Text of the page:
The latest robotic critter from the inventors at automation-technology company Festo is a kangaroo, of all things, and it hops along in much the same way as the animal on which it is based — though, it has to be said, not quite as gracefully.
Festo has made a name in the last few years with various "biomimetic" robot designs, which take their operational characteristics from animals. A robo-bird that flaps its wings to fly, for instance, or a flexible robotic arm modeled on an elephant's trunk.
The BionicKangaroo is the company's attempt to mimic the leaping locomotion of the common kangaroo, which, like most forms of animal motion, is deceptively complex.
Not only must tremendous force be used to propel the robot forward, but the center of gravity must be shifted back and forth to control the landing and prepare the next jump.
And like the real kangaroo (or its smaller cousin the wallaby, which this robot more closely resembles), the bot absorbs the force of the landing to both soften the impact and provide a springlike boost to the next jump.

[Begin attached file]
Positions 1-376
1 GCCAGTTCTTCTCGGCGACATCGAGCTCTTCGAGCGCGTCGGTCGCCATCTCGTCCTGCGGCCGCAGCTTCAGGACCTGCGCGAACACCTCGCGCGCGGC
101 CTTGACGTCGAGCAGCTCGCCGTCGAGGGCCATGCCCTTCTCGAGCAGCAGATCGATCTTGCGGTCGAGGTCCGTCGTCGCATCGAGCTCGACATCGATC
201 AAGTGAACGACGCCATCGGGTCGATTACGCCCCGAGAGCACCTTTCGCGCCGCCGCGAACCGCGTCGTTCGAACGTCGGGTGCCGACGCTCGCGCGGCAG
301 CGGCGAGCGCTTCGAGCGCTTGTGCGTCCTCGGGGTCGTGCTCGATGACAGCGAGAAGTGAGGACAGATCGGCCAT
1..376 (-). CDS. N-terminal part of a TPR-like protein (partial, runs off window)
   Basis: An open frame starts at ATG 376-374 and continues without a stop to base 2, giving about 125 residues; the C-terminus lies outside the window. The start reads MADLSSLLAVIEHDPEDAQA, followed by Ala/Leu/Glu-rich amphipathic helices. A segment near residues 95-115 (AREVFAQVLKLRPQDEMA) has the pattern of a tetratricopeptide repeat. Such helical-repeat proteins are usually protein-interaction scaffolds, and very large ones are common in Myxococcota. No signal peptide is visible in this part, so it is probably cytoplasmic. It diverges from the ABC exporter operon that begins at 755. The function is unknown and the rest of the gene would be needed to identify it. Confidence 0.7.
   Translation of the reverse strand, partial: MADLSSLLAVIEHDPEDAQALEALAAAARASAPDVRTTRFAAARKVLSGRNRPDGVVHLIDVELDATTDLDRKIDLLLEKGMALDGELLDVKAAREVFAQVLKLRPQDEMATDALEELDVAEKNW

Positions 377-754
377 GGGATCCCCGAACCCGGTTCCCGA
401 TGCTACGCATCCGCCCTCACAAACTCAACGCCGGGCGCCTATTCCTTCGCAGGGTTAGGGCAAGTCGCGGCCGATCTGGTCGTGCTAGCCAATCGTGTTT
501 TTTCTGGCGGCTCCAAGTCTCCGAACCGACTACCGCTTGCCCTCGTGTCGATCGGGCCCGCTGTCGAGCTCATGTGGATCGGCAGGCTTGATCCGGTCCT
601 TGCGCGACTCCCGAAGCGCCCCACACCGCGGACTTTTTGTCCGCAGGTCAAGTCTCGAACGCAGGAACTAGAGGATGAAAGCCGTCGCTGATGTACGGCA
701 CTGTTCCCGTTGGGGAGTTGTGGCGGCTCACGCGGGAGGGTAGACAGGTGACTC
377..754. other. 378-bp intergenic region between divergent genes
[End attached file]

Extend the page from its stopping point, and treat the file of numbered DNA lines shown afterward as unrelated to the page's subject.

At the moment, the motion of the robot is a bit jittery, as you can see in the video below, and it certainly can't attain the speeds set by wild kangaroos — which have been clocked at over 40 miles per hour. And its stiff tail, while it does help with that center of gravity, is not as multi-purpose as the real thing.
BionicKangaroo is controlled by a Myo armband at the moment, but could just as easily be directed through computer or voice commands. More information on the way it works can be found at Festo's website, and IEEE Spectrum has additional reporting.
First published April 2 2014, 4:59 PM